Wednesday’s Tesla Q4 earnings report after the bell will be a big one — especially considering Tesla shares are hovering at 2-year lows.
Wall Street is expecting Tesla (TSLA) to report:
That revenue figure would represent another record high for Tesla, up over $2 billion sequentially from Q3 and nearly $7 billion from a year ago.
On the profitability end, Tesla is expected to report adjusted net income of $3.98 billion, around $300 million more than Q3, and over $1.3 billion more than a year ago.
While Tesla instituted a number of price cuts in the U.S., China (for the second time), and some European markets, those cuts did not happen until Q1 of this year, so those effects won’t be seen in Q4 results. However, investors will still be keen to track gross margin figures, which last quarter came in at 25.1%, with automotive gross margin hitting 27.9%. Both are the envy of the automotive world (last quarter GM’s EBIT adjusted margin stood at 9.4%).
“The big question mark going into earnings is how much will recent price reductions impact gross margins,” Canaccord Genuity analyst George Gianarikas said in an interview with Yahoo Finance. While Gianarikas sees margins coming down this year, he has a positive long-term view on Tesla’s gross margins, claiming that the relatively high margins coming from sales of FSD (full-self driving) software combined with commodities prices going down, will keep margins healthy in the years to come.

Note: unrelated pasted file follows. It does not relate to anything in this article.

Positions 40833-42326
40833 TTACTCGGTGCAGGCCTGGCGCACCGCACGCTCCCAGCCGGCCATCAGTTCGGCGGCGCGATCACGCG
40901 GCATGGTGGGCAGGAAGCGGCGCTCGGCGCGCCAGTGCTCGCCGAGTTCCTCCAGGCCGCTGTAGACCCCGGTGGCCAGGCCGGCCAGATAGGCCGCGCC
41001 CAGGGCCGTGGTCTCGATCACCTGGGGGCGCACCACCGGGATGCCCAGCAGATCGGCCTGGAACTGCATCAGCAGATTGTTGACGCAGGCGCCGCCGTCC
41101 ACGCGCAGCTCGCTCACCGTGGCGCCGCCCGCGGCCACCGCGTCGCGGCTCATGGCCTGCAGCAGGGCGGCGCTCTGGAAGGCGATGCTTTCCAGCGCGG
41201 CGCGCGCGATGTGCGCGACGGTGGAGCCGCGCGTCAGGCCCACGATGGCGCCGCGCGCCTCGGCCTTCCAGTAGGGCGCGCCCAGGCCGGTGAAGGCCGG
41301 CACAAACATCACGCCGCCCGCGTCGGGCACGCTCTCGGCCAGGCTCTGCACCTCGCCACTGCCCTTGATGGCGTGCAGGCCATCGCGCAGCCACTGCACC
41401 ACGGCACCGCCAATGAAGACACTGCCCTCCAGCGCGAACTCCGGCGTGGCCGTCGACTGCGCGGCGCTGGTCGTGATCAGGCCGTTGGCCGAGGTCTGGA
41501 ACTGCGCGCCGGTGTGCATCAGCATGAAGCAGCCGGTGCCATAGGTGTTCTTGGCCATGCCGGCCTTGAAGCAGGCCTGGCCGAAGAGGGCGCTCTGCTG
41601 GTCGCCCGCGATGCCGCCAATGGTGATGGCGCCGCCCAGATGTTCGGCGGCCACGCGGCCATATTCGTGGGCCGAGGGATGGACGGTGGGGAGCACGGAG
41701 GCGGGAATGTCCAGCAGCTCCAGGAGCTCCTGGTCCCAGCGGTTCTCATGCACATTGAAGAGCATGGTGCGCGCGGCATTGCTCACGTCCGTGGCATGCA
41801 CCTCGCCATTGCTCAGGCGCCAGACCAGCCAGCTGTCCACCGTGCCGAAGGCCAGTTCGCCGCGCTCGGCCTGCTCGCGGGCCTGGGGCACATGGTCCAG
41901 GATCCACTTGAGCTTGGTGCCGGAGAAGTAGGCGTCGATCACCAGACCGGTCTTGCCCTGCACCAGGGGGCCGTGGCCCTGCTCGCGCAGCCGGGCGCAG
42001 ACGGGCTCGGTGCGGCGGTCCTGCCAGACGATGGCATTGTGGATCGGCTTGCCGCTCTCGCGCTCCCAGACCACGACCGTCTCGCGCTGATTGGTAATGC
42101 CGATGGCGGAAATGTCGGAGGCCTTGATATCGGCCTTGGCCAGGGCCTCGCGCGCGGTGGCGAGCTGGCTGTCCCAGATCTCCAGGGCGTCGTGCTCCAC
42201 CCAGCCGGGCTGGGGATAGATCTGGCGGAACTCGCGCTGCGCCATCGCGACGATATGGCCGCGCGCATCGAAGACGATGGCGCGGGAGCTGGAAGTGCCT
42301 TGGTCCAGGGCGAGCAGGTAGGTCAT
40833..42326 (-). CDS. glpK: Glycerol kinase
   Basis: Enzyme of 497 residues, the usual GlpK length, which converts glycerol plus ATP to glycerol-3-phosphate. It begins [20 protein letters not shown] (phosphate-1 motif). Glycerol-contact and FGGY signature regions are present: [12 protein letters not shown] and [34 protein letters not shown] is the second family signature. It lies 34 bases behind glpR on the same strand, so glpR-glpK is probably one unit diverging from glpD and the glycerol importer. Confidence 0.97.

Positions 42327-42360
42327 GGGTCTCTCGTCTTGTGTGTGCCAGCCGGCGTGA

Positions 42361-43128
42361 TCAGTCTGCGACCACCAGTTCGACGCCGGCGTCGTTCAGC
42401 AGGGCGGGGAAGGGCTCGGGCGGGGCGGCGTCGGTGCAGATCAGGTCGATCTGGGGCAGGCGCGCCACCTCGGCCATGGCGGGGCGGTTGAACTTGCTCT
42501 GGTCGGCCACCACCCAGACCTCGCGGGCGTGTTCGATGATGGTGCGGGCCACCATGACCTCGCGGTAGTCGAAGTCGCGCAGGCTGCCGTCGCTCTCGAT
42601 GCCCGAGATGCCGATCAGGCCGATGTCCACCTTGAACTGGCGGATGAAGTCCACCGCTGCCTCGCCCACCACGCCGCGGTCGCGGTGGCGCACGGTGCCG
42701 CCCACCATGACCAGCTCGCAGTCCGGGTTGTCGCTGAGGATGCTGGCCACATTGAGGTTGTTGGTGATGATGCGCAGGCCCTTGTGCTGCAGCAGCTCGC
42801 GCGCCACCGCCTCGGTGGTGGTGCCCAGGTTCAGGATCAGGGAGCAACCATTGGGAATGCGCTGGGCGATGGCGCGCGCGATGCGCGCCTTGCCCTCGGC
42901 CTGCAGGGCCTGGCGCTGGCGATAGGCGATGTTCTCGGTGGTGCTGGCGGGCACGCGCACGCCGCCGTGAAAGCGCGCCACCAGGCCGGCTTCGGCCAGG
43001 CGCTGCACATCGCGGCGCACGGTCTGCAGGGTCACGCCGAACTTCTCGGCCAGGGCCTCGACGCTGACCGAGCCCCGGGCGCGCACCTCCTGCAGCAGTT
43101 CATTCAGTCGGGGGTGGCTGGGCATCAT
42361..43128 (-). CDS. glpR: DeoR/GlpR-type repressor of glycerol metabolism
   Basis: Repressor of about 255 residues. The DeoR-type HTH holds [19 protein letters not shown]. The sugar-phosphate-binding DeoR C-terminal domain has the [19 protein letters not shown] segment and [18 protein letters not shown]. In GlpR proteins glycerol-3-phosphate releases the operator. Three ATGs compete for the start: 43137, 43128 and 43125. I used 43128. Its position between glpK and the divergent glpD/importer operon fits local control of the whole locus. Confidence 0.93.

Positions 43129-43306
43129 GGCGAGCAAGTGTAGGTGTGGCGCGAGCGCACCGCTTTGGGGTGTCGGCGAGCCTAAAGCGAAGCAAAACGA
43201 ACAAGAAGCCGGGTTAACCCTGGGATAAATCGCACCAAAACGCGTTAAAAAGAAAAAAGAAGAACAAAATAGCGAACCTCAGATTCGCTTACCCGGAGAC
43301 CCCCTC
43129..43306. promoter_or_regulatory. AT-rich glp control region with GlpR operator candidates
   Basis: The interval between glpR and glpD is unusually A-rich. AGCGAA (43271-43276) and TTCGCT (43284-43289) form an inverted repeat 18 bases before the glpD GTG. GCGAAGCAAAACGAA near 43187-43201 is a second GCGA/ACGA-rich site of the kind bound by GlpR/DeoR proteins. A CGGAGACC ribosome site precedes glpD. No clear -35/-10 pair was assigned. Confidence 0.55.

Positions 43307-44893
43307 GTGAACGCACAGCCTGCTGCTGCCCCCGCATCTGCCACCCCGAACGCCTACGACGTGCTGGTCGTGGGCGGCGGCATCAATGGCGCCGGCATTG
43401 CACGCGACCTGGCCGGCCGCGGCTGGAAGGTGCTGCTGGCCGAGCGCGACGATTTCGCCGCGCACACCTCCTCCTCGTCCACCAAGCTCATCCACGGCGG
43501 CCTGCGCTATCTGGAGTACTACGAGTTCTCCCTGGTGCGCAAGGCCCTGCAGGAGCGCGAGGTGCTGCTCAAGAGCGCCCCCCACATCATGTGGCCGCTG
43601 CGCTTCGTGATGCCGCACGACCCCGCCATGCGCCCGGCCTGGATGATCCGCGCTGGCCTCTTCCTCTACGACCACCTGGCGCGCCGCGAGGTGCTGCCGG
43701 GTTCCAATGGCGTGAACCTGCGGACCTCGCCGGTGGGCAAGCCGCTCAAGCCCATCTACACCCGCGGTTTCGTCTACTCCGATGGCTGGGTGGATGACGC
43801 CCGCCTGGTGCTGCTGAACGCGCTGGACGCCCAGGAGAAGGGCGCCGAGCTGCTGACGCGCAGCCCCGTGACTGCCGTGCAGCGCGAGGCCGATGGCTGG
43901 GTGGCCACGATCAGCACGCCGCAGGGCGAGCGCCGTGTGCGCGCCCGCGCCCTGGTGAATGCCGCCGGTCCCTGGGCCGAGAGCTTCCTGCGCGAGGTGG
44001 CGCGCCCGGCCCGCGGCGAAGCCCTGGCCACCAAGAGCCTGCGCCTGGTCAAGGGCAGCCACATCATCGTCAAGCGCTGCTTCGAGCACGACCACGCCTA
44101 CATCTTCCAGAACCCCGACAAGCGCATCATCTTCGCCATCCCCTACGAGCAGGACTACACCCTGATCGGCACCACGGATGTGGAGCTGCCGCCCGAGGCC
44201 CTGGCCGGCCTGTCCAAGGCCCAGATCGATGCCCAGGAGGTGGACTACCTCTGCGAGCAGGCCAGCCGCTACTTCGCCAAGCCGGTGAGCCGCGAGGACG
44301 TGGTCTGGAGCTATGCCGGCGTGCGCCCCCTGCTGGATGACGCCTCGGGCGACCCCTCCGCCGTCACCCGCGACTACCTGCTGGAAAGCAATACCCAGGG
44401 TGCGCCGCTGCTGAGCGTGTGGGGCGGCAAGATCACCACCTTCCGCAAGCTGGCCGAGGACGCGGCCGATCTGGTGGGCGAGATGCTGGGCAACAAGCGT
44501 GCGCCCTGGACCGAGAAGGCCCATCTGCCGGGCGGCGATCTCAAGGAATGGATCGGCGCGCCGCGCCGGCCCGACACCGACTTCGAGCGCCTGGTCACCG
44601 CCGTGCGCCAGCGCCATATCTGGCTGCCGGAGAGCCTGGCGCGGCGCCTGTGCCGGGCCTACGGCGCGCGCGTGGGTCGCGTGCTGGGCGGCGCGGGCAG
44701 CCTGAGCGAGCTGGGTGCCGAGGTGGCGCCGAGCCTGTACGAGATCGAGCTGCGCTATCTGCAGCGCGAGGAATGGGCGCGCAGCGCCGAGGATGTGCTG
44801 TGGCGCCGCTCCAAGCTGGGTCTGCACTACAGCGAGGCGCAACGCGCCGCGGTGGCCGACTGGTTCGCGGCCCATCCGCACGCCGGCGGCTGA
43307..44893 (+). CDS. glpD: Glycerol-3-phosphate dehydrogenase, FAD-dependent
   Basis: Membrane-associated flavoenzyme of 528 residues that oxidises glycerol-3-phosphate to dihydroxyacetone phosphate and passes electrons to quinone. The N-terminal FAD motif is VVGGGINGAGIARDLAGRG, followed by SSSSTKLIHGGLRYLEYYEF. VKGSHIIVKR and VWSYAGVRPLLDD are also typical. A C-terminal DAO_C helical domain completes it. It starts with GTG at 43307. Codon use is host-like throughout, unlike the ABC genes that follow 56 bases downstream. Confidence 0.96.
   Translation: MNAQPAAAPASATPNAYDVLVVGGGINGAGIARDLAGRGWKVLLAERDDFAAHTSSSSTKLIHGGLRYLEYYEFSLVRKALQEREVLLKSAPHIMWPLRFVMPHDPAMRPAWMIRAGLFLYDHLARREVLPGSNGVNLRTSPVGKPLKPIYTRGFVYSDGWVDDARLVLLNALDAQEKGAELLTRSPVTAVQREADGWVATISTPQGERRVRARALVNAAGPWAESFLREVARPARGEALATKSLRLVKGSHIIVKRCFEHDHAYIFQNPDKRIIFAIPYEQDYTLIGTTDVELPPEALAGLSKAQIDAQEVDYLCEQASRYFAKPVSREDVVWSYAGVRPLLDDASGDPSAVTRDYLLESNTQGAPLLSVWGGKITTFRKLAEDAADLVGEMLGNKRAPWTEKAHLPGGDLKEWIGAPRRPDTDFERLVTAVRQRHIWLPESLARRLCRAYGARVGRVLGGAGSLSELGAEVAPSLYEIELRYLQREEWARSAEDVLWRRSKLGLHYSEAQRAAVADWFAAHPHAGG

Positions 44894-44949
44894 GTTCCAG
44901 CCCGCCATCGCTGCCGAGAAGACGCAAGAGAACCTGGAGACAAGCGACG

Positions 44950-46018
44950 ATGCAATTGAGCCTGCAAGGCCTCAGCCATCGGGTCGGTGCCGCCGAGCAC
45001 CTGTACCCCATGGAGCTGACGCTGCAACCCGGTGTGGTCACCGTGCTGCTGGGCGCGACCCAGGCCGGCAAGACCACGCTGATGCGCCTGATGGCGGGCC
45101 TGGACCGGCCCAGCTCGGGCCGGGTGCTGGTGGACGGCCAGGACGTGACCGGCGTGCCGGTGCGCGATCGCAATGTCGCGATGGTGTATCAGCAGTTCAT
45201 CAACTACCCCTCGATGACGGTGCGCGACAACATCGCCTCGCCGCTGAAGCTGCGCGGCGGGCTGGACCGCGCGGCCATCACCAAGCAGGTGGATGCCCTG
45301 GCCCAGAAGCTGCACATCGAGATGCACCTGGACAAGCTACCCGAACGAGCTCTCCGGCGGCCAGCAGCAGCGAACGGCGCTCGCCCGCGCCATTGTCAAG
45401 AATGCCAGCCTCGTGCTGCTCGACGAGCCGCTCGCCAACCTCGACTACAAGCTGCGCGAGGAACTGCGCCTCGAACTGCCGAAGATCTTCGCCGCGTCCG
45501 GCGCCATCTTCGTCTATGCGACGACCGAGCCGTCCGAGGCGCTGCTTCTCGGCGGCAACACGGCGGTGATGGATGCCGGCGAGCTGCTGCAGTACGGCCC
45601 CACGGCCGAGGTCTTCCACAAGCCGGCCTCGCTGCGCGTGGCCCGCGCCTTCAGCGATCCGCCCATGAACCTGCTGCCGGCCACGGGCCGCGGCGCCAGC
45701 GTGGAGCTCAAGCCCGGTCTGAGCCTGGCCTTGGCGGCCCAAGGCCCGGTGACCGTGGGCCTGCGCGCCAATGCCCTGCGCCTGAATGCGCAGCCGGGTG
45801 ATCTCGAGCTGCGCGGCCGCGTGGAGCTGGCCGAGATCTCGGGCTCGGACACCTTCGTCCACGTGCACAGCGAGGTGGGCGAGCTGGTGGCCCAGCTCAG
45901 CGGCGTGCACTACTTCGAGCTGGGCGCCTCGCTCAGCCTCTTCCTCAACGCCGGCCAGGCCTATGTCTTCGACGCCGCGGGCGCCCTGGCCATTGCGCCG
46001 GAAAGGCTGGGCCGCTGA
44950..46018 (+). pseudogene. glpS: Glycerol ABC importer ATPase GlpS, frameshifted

Looking ahead to the earnings call, investors and analysts will be focused on any clues to the demand story for Tesla, and whether those steep price cuts across the board are boosting deliveries in Q1.
“We don’t think most investors appreciate the extent to which lower pricing could support Tesla’s market share,” Piper Sandler analyst Alexander Potter wrote in a note to clients late last week. “This is particularly true in the United States where lower prices, combined with a $7,500 tax credit, could unlock at least 300K units of incremental demand (if not twice that).” Potter currently has an ‘overweight’ rating on the stock, and $300 price target.
Tesla’s long-term delivery target of 50% CAGR (compound annual growth rate) has remained in place despite deliveries missing the mark in recent quarters. Analyst like Dan Ives of Wedbush have called on CEO Elon Musk and Tesla’s management to bring down that target in line with recent results. However, with recent price cuts reportedly boosting deliveries, and factory ramp ups ongoing at Giga Berlin and Giga Austin, it’s possible Tesla will keep its long-term delivery growth target intact.
Looking further ahead, investors and analysts will be waiting to hear any incremental data points on the Cybertruck release later this year, any new information on the upcoming gen-3 robotaxi platform, succession plans for CEO, and the latest on full self-driving technology (and federal investigation into its safety).